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Ziehl: Proper ventilation makes indoor events still possible despite COVID-19

The Berlin Motorwerk (motor plant) introduces improved ventilation design, reduces aerosol risk using biomimetic fans, company says

| | Sep 17, 2020 | 6:29 pm
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Dr Michael Gordon and Peter Fenkl look at the fans, high up in the building Picture credit: Ziehl-Abegg / Marc Vorwerk

KUENZELSAU, Baden-Wurttemberg, Germany, 16 September 2020: Dr Michael Gordon, CEO, Motorwerk, is able to promise a reduced risk of coronavirus infection at events, Ziehl-Abegg, ventilation, control and drive technology company, said through a Press release. Motorwerk is a Berlin-based event location, which has staged such events as Germany’s Next Top Model and new car presentations by Porsche and Daimler. “In order to massively reduce the risk of coronavirus infections from aerosols, we are able to achieve an enormous increase in the air quality without any disruptive noise,” Dr Gordon said. This, he further said, is thanks to a sophisticated ventilation concept using the know-how and products of Ziehl-Abegg. It was in these very halls that Ziehl-Abegg “grew up” more than 110 years ago and is the namesake for this event location, he added.

The Motorwerk in Berlin-Weißensee Picture credit: Ziehl-Abegg / Marc Vorwerk

Since the start of the COVID-19 pandemic, the Motorwerk has primarily staged streaming events (for example, with the Minister of Labour and Social Affairs Hubertus Heil), but owing to the current conditions, the number of participants has always been very small, the release said. The first event, the release said, was held in August 2020, with more than 200 guests. Normally, the Motorwerk can stage meetings or events for more than 1,000 people, the release said. “The focus now is on social distancing, hygiene rules and, in particular, air quality,” Dr Gordon said. “In the latest event, 250 people spent several hours in the Motorwerk. Although the fans were operating in the immediate vicinity of the guests, they could not be heard.”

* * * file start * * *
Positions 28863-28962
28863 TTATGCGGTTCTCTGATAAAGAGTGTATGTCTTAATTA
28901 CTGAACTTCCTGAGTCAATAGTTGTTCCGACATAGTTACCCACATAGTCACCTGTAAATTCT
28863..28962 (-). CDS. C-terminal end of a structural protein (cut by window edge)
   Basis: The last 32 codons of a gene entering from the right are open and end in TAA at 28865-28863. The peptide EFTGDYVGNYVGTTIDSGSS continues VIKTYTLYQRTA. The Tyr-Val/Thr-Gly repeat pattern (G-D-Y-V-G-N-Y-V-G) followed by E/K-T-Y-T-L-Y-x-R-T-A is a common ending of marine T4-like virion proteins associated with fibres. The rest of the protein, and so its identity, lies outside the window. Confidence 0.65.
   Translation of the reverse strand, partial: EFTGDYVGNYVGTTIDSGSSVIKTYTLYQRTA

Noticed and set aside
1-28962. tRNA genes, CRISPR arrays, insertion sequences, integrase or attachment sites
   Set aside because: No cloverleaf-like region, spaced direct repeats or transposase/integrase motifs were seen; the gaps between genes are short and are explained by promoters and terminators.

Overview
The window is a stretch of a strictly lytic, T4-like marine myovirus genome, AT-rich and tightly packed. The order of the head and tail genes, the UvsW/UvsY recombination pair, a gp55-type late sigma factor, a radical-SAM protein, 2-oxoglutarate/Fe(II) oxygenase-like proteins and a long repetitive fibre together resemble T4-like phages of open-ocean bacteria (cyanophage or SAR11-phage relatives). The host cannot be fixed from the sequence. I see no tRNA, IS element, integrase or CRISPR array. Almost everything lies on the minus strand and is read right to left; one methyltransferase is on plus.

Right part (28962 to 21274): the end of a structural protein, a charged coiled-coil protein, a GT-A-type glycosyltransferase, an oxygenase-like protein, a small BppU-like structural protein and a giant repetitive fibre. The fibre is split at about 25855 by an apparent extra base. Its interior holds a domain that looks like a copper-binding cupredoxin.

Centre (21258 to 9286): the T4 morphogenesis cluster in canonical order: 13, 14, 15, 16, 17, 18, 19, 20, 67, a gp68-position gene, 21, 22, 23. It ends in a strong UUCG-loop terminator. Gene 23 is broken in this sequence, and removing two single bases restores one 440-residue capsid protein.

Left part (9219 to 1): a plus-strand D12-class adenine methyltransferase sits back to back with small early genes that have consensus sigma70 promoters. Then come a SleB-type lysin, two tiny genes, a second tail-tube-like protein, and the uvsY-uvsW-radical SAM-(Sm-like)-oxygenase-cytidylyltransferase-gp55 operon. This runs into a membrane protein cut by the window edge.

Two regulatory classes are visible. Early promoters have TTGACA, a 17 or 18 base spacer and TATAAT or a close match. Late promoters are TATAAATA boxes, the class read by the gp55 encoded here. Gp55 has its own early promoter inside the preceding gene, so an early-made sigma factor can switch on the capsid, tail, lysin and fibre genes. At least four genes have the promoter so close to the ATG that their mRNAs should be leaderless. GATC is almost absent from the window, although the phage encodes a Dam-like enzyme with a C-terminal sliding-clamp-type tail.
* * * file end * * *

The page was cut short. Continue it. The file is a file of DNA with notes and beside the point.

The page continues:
Peter Fenkl, CEO, Ziehl-Abegg, saying that the latest generation of biomimetic fans is now operating in the Motorwerk, went on to explain that it had been a special challenge and, at the same time, an honour to be involved in the ventilation system in the halls, which the company sees as being very steeped in its own history. The system now uses fans whose noise levels can be kept extremely low, he said. “Using designs inspired by nature, such as the owl in flight, we have enhanced the fans to achieve the optimum level, in terms of acoustics,” Fenkl said.

According to the release, CO2 sensors monitored the air quality and regulated the fans during the event. The ceiling fans provided the air circulation. For the entire duration of the event, the CO2 level in the indoor air was maintained at approximately 530 ppm, the release said. “That equates to almost the same as fresh air,” Dr Gordon said, referring to a study by the TU Berlin, which considers low CO2 values to be harmless (Risk assessment by the TU Berlin: https://depositonce.tu-berlin.de/handle/11303/11477). The entire system is programmed to be self-regulating but can also be operated manually, the release said, adding that control and monitoring are carried out via an app on smart phone, tablet or PC.


“Design and structural implementation were not easy,” Dr Gordon said. This is because the building is a listed historical site, he said. Collaboration between the Monument Protection Authority, the Weißensee Engineering Consortium and Ziehl-Abegg allowed for the development of a building technology concept that does not change the interior or exterior view of the building whilst at the same time being very dynamic, he said.


The ventilation system at the venue consists of eight axial fans from Ziehl-Abegg (ZN063-ZIL. DG. V7P2), four HVLS ceiling fans (high-volume, low-speed), eight CO2 sensors and a standardised IP-based home control system from LOxone, with control software from Smartflix, the release said.

The volume of air in the hall is approximately 16,500 cubic metres, the release said. Each of the built-in axial fans moves up to 6,000 cubic metres of air per hour, the release said, with three fans used for suction and five for the inlet air. This, the release said, allows the entire air content of the large building to be completely replaced up to twice an hour.


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